Perhaps I’ve taken some hyperbolic liberties, and granted these are generalizations, but these differing perspectives are probably not far off from what you’re experiencing in your company. In fact, I bet you can come up with many more. But here’s the thing – these are just differing perspectives. Business and IT both ultimately want the same thing: technology solutions that work – that solve important business problems, are delivered in a reasonable amount of time/cost, and are easy for end users.
So how can IT and Business reconcile their differing perspectives? Well, it’s not an easy task, since it involves a cultural shift for most businesses. It’s also worth a separate blog post to go into greater depth (coming in part 2). But in brief, there are several things companies should do to create a healthier marriage between IT and Business:
- Think “succeed small” instead of “fail fast”
- Create cross-collaborative teams for emerging tech
- Align measurement for business impact
- Think product vs. project
- Don’t design solutions from the boardroom – get into the field
To learn more, read part 2, where I’ll go deeper into these recommendations.
Skyllful is a leading provider of a mobile digital adoption platform that helps companies with large, mobile workforces deploy mission-critical enterprise mobile applications smoothly and successfully. With deep expertise of mobile technology and best practice field deployments as well as a leadership team with decades of experience working with large enterprise mobile workforces and applications, Skyllful offers a platform for empowering field workers to use enterprise mobile apps more efficiently and effectively, maximizing the positive effect of mobile application deployments.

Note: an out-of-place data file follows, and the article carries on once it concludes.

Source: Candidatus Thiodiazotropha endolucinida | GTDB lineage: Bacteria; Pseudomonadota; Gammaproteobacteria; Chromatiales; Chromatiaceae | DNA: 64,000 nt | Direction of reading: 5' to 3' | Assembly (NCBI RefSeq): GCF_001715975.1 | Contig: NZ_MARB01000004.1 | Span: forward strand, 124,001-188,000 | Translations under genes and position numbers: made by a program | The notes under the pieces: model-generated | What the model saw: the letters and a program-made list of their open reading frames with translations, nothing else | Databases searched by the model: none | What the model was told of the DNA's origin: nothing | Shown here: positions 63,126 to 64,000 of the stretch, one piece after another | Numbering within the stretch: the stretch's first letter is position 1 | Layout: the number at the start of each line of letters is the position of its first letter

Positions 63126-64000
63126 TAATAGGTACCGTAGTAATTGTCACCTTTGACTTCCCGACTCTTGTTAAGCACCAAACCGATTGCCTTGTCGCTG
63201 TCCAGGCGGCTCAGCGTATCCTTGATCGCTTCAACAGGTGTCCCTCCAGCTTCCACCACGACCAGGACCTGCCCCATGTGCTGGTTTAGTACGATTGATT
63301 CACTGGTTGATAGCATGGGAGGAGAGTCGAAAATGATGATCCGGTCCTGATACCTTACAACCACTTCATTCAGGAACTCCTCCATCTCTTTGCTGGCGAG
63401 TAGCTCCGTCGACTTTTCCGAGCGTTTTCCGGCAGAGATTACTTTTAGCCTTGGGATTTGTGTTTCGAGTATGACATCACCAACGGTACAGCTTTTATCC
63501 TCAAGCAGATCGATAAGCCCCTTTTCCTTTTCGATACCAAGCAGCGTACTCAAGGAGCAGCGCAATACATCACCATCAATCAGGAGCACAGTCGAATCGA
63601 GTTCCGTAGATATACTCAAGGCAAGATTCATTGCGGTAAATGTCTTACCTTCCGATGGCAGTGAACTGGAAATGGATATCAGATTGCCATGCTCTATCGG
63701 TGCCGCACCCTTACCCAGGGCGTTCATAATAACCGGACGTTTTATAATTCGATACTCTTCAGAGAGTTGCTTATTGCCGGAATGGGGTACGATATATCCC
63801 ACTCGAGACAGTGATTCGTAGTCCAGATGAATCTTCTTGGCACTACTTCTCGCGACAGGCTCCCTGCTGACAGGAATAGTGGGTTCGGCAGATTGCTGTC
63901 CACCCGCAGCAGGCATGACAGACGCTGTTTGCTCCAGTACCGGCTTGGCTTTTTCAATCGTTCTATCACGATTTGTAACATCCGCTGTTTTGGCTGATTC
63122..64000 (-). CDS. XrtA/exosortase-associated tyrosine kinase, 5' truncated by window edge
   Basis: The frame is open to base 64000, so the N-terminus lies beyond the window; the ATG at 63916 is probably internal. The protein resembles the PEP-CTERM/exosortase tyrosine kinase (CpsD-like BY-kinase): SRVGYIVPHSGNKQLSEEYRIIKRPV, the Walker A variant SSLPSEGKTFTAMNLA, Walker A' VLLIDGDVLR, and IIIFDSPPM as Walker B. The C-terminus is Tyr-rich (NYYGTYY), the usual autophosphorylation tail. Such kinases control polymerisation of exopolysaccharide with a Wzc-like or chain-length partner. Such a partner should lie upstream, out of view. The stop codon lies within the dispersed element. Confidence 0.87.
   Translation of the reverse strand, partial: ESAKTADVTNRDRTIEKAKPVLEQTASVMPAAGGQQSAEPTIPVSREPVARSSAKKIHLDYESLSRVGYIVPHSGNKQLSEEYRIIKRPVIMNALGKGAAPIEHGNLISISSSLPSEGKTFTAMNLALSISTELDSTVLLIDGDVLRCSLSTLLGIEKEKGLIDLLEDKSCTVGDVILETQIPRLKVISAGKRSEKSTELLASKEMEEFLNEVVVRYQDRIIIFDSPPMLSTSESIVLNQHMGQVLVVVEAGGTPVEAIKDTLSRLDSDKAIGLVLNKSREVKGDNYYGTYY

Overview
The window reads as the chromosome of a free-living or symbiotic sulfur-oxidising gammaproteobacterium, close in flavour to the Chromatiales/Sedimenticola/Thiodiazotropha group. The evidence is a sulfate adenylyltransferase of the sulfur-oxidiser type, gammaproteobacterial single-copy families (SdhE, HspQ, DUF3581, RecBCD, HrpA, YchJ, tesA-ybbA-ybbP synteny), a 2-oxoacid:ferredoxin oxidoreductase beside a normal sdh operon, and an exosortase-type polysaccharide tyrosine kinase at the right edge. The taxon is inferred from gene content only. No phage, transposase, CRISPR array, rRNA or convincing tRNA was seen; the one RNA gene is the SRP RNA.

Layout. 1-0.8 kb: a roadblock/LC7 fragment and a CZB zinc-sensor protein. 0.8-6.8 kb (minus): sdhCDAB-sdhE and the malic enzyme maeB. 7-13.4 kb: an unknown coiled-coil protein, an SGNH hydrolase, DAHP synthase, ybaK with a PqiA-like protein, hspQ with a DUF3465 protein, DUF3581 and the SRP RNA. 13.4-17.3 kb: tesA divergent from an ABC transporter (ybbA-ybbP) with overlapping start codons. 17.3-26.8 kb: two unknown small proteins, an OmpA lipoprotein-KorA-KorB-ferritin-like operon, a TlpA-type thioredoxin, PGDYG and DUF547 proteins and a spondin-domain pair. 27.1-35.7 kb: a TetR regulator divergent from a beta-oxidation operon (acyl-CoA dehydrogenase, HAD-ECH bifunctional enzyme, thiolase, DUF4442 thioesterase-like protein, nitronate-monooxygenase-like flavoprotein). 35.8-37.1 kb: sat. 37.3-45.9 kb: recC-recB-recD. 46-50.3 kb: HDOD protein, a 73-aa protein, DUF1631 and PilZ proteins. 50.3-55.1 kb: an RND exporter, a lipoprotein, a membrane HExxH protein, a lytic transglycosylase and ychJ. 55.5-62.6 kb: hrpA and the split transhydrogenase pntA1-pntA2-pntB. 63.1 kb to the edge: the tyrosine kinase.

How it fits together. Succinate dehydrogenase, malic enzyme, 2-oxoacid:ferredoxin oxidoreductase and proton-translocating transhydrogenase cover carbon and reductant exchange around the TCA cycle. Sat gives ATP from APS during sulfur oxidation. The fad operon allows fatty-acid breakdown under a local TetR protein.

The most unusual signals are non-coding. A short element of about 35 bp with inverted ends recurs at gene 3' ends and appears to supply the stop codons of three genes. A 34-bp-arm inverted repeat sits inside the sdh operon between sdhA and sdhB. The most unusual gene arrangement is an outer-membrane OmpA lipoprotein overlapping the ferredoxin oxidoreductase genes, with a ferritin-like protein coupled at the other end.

Skyllful’s approach to technology-driven training and engagement combines on-device, on-demand, contextual-based simulations, reinforcement activities, deep analytics and reporting on field readiness for an enterprise-wide view of mobile employees’ impact on the organization. Whether a company is deploying a new mission-critical workforce app or seeking to improve its workforce engagement with existing apps, the Skyllful platform is easy to use, intuitively designed and proven to increase productivity and deliver greater returns on investments in technology.